Sikyatala then began to use the technique of making silver jewelry. Other Hopi also began to follow and emulate the work of Sikyatala. In time the Hopi developed their own style, that of using overlay silver.

Hopi Silversmiths Paul Saufie and Fred Kabote

This technique did not so much evolve as was created by the Hopi silversmiths Paul Saufkie and Fred Kabote who were involved in a program at the Museum of Northern Arizona in 1938. After World War II the Hopi Guild was formed to encourage a program of silversmith training .

The designs of the silver overlay jewelry of the Hopi were also unique in that they adapted designs from the old broken pottery pieces of the 15th and 16th centuries. New motifs were also incorporated by the Hopi Guild, including kachina symbols.

The cross-currents in Native American jewelry nowdays mean that there are cross-influences as well. And different styles from the different currents may well find themselves evident in any piece of modern American Native jewelry.

But the fascinating development of Native American silversmiths and their crafts, in their different streams of artistic design, does not entirely obscure the original creativity. The silver overlay technique was the creation of the Hopi, even if it may now be employed by others.

Michael Kabotie

In ending, it may be noted that the work of Fred Kabote was continued by his son Michael Kabote (also spelled 'Kabotie'). Michael Kabotie recently passed away at the age of 67. He was a trail-blazer in the Native American fine arts movement, both as a Hopi artist and jeweler. His paintings were well-received, depicting traditional Hopi life. For a number of years, he also tapped the Hopi overlay technique at the Idyllwild Arts program in Southern California.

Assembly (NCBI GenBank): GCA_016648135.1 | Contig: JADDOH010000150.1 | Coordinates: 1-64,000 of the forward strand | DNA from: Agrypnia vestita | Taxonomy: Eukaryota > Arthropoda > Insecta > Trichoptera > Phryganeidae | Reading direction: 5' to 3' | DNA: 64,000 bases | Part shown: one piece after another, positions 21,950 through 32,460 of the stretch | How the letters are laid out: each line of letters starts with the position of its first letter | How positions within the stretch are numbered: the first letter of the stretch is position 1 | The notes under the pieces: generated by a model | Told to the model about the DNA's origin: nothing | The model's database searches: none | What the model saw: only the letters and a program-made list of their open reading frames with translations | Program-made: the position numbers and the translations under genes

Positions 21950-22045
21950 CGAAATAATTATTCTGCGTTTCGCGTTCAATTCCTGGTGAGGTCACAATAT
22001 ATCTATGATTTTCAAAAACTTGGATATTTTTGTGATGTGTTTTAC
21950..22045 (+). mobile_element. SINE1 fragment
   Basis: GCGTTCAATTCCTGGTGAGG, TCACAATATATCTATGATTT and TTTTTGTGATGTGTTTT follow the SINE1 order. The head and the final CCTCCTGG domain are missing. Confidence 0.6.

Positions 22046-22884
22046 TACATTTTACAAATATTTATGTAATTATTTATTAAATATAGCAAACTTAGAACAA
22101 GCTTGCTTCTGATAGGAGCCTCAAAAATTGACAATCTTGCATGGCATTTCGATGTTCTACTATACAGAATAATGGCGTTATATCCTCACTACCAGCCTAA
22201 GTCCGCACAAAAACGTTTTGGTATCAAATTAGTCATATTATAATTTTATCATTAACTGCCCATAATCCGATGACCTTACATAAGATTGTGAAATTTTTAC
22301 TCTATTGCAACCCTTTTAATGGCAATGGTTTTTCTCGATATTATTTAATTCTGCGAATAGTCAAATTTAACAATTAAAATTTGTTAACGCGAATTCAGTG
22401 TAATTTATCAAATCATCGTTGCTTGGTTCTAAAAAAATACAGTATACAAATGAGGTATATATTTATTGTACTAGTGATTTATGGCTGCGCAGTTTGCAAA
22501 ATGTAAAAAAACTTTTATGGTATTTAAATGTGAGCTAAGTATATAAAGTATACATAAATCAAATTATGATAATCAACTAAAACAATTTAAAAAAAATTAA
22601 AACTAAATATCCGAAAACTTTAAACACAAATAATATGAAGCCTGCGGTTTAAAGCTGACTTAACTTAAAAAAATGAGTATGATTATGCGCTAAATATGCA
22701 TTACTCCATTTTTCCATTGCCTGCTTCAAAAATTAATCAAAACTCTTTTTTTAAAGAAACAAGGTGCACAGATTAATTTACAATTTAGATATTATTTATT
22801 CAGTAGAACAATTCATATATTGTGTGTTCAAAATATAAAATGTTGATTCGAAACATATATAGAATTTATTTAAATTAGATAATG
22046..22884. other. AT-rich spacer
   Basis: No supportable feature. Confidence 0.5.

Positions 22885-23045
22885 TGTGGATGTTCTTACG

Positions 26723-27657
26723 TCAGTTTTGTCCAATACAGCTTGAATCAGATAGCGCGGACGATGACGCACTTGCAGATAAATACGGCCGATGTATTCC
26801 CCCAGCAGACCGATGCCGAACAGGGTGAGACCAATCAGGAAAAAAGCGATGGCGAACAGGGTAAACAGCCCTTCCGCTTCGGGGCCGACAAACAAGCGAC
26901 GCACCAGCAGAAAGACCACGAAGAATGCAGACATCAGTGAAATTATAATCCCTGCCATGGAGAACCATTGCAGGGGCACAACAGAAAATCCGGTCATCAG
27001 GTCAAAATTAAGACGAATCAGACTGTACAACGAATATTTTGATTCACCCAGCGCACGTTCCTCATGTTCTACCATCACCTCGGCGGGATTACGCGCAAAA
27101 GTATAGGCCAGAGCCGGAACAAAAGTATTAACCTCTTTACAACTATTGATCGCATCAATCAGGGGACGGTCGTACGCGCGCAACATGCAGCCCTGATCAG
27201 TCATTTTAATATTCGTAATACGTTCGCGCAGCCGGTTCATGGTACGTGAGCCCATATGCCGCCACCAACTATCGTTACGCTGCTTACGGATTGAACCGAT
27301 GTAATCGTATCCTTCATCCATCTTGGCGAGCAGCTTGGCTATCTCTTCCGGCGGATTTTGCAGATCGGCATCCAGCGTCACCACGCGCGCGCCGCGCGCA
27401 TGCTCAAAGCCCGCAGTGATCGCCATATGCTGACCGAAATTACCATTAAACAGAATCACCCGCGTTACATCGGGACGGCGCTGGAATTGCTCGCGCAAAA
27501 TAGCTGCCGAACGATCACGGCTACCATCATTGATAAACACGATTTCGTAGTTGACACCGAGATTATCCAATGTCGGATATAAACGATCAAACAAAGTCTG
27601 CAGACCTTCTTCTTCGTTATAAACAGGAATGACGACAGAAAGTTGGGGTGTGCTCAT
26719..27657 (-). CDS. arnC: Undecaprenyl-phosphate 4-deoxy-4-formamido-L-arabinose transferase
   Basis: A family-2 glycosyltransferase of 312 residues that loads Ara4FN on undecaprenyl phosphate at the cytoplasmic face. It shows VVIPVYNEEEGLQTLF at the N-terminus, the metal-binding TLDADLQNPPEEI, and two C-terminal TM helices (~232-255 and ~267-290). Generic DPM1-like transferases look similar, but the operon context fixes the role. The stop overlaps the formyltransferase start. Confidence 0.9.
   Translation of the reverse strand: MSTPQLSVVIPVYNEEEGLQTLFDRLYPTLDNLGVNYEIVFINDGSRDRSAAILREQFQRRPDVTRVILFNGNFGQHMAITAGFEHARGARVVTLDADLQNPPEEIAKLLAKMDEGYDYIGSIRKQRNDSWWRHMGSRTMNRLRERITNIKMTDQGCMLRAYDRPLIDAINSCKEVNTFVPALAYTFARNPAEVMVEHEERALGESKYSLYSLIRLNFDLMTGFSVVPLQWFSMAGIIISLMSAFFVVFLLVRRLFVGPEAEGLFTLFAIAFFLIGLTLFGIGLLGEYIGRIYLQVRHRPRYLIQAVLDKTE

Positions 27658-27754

Pros And Cons Of Being A Tattoo Designer

Tattoo designers are one of the most well paid jobs in the industry. However, it is not that easy to a successful tattoo designer. Unless you really have the passion for the art, you can’t be very successful. Here are a few pros and cons of being a tattoo artist.

Pros

Being a tattoo designer has its pros, especially if you love your profession. It is satisfying to see your creativity getting inked on someone else’s body. It is interesting to note how people trust you completely as far as their safety and looks are concerned. If you take your jobs seriously, you will have a large number of clients following you. Even though there will be competition, you will be able to set your own mark in this niche.

Moneywise, like any other business, tattoo artists have highs as well as lows. When you have those ‘high’ times, money flow is fantastic. And it will be your good money managing skills that will help you in the end.

Before you become a full-fledged tattoo designer, you need to be an apprentice of an established tattoo designer. Most of the established tattoo designers love to help the youngsters. You will spend time cleaning and sterilizing their equipment or simply helping them to modify the designs. In the beginning you will be required to create designs on leather. Later you will be asked to work on human skin. This entire process will make you come close to the world of tattooing.

This is a life-long career, which will bring satisfaction to you. Your self-expression is at its best, and if you are giving quality work, your clients will be impressed and come back to you.

You get to meet like-minded people, people who are amazingly artistic and creative, who will have their opinions but would appreciate that you have the right to be in this industry.